A Relevant Question

Before the Storm

Once a month I spend a full day in a class out in the Greenlake area. Today, as I drove toward the lake, I was overwhelmed by the intensity of the colors in the sky and the sharpness of every detail against the darkness of the water. The softness that I think of as characteristic of winter scenes around here was gone. On an impulse, I drove into a parking area, got out, and walked to the lake with my camera in hand to take in the last rays of sun. After weeks of unseasonable warmth, the bite in the March air was refreshing.

Within half an hour of shooting this image, I was driving home in something like a hail/snow storm. Truly. I got on I-5 headed south at about 6:30. Traffic was moving smoothly for a change. A few minutes later, several bits of what I thought was debris hit my windshield. All of a sudden, traffic stopped. A wall of white icy stuff had descended. I was on the phone with the home front and they could hear the hail hitting the car. By the time I’d gone 100 yards on the freeway, little white balls had almost obscured the pavement. After a few minutes, cars started moving again at a crawl. What I thought was going to be a quick drive home turned into a rather lengthy one. The strangest thing was that as I drove through the Arboretum, the white stuff stopped. By the time I exited the Arboretum, the road was dry.

An hour later, I had to head back that direction and there was no sign of the storm that had blown through. It was as if it had never happened. I was taking Robby to get a little help recovering from a “too much soccer” injury last week and we had time to talk in the car. The one thing I miss when my teenagers get their driver’s license is the time to talk in the car. All those years of sports and activities result in a lot of car time and I always had a pretty good idea what was “up” in the various departments of their lives. They start driving themselves right about the time they want and need more space and distance, so the lack of conversation time in the car is particularly noticeable.

This evening, however, with the weather as crazy as it was, and the fact that he was going to someone new, we were both happy to have me drive and him be the passenger. On the way home, he started telling me about a conversation they had been having in school today about the question, “what do you do?” and how people sometimes answer the question with a statement that begins with, “Oh, I’m just…” One of the teachers noted that a generation ago, that statement was most often finished with the words, “… a housewife.” He said that now, women don’t answer that question in the same way even if they are stay-at-home moms. Most often, they will preface it with an explanation of why they have chosen to be home with their children, such as “well, I have a PhD in psychology, but I’m currently staying at home with my children.” So, have we made progress or not? Is the feeling behind the statement the same? One statement, with the qualifier “just”, makes me cringe. The other, however, isn’t much better. Neither says, “the work I do is of critical, priceless value.” One says “I have no value.” the other, well, maybe its an improvement, but it still implies that what “I do” has less value than what “I” was trained to do. And what does that say about the value I place on “I”? Since beginning the writing of this blog, I have, as noted, discovered that more than just stay-at-home moms cringe at the posing of this question.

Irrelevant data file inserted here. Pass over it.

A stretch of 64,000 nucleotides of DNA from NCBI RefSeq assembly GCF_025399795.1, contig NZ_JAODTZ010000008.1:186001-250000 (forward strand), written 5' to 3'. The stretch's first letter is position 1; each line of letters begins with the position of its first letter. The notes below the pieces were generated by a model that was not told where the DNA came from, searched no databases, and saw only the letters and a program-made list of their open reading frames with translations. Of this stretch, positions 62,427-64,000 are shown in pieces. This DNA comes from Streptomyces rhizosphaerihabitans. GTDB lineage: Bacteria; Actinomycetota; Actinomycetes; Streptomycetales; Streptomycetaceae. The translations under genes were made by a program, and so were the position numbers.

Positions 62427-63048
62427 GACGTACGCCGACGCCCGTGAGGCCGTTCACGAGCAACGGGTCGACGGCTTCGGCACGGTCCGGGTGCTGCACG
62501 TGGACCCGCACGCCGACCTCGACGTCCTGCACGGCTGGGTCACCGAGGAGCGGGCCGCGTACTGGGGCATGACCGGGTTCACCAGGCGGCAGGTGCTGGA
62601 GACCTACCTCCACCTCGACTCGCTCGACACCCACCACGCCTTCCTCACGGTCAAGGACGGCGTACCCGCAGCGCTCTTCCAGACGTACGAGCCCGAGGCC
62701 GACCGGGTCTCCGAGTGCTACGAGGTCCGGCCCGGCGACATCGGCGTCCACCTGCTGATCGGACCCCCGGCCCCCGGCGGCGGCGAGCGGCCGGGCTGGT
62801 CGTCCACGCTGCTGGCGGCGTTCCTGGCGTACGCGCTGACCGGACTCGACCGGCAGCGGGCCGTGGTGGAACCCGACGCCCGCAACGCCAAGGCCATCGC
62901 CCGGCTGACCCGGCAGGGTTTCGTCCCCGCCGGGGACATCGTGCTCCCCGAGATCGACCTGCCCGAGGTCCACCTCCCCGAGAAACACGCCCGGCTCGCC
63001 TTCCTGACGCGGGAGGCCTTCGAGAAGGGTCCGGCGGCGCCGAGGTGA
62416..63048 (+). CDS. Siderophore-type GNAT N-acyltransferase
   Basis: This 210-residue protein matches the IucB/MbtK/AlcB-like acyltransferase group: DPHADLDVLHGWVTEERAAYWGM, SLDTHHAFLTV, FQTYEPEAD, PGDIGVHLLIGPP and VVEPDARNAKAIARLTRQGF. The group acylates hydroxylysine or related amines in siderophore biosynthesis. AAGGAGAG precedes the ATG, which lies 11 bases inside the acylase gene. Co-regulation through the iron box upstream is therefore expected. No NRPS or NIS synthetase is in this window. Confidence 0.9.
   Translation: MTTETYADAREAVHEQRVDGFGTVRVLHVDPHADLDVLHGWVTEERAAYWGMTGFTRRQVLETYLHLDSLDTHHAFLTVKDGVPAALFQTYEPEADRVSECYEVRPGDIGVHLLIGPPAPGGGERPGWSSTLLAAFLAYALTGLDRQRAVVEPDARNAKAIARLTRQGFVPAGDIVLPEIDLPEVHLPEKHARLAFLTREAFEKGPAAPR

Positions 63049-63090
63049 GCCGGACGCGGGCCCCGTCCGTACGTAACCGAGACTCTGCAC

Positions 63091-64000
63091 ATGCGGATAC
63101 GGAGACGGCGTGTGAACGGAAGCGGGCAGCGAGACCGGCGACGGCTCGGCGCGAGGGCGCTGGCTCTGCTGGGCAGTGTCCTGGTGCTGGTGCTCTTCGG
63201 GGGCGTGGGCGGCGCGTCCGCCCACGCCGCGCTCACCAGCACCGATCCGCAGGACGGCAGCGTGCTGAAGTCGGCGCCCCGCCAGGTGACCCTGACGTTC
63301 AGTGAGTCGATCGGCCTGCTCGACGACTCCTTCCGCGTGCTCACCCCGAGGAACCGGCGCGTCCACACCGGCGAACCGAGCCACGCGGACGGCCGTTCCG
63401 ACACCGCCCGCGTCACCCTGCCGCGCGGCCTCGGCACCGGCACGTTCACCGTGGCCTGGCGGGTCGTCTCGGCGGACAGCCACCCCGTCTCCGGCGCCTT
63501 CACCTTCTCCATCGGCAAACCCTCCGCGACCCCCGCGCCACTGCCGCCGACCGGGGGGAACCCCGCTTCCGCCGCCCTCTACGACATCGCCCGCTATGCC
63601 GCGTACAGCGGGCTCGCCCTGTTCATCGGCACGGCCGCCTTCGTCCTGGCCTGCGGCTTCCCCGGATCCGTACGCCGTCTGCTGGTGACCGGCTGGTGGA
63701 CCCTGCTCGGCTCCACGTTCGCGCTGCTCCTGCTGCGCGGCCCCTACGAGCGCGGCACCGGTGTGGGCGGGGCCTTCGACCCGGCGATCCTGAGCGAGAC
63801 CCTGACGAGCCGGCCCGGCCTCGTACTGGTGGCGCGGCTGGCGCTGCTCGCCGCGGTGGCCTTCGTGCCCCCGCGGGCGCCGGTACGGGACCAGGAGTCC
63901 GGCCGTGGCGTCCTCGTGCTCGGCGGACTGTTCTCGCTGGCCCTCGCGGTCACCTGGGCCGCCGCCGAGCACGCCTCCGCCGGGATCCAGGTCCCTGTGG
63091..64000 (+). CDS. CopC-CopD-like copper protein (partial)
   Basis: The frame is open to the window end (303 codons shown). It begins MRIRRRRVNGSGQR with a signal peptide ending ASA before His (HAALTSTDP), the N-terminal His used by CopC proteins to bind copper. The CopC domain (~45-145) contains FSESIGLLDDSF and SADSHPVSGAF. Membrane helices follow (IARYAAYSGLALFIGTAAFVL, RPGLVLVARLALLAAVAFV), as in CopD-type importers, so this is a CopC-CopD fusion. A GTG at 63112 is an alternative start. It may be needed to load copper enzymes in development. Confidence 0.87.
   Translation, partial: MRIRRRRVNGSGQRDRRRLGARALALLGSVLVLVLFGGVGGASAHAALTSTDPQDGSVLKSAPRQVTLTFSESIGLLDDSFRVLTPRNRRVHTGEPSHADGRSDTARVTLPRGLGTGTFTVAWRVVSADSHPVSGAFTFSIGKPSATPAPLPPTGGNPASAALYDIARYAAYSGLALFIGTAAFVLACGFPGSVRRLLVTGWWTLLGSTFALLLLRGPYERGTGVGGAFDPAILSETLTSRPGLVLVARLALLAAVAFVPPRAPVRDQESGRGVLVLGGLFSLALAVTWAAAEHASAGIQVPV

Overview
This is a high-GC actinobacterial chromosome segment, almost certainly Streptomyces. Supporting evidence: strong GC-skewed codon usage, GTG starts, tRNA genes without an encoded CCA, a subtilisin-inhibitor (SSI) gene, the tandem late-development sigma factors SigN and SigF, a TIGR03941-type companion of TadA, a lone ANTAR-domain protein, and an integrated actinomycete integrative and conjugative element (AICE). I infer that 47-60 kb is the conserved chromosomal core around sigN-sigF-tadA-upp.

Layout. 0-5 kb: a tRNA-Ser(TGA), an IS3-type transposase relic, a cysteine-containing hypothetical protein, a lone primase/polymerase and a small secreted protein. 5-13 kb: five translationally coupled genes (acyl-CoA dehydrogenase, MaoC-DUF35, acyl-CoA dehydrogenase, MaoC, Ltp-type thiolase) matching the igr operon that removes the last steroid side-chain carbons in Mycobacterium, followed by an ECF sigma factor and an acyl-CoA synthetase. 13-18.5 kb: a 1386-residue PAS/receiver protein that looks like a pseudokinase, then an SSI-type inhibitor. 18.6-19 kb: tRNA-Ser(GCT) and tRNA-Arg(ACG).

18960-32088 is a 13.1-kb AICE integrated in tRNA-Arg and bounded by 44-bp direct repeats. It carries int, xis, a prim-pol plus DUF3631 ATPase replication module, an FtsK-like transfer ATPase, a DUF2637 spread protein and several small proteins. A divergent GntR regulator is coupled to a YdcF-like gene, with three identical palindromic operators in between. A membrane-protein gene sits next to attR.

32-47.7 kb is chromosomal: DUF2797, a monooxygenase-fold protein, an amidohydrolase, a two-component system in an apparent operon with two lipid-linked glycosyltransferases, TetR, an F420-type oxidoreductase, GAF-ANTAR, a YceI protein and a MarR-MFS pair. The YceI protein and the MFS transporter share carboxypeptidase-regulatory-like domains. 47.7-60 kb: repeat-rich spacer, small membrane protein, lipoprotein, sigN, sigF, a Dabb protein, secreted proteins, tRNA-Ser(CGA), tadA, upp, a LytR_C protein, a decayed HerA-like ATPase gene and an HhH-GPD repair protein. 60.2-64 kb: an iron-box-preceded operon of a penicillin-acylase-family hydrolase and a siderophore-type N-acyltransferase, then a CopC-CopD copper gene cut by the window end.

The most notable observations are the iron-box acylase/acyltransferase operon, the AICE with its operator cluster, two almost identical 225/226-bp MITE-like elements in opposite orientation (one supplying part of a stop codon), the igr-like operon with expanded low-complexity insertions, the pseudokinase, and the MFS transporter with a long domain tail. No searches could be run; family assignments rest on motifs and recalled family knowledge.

I told Robby about what I was writing last night; about my thought that the real problem lies in the implication underlying the question, “what are you worth?” as judged by someone else’s standard, rather than by one’s own internal compass; this being compounded by the lack of respect and appreciation we have in our culture for actually using our own intuition and internal guidance system. He was psyched to go to class tomorrow and share “his” insights. I asked him if he was going to say anything about the fact that his mother writes a blog called “What do you do? …” He said no.

I think he’s got a head start on the classroom dialogue. He’s been listening to me opine on this topic for long enough that he was one of my biggest supporters about starting the blog. Maybe he thought that if I wrote about it, he’d be off the hook. Apparently its catching up with him from another direction!

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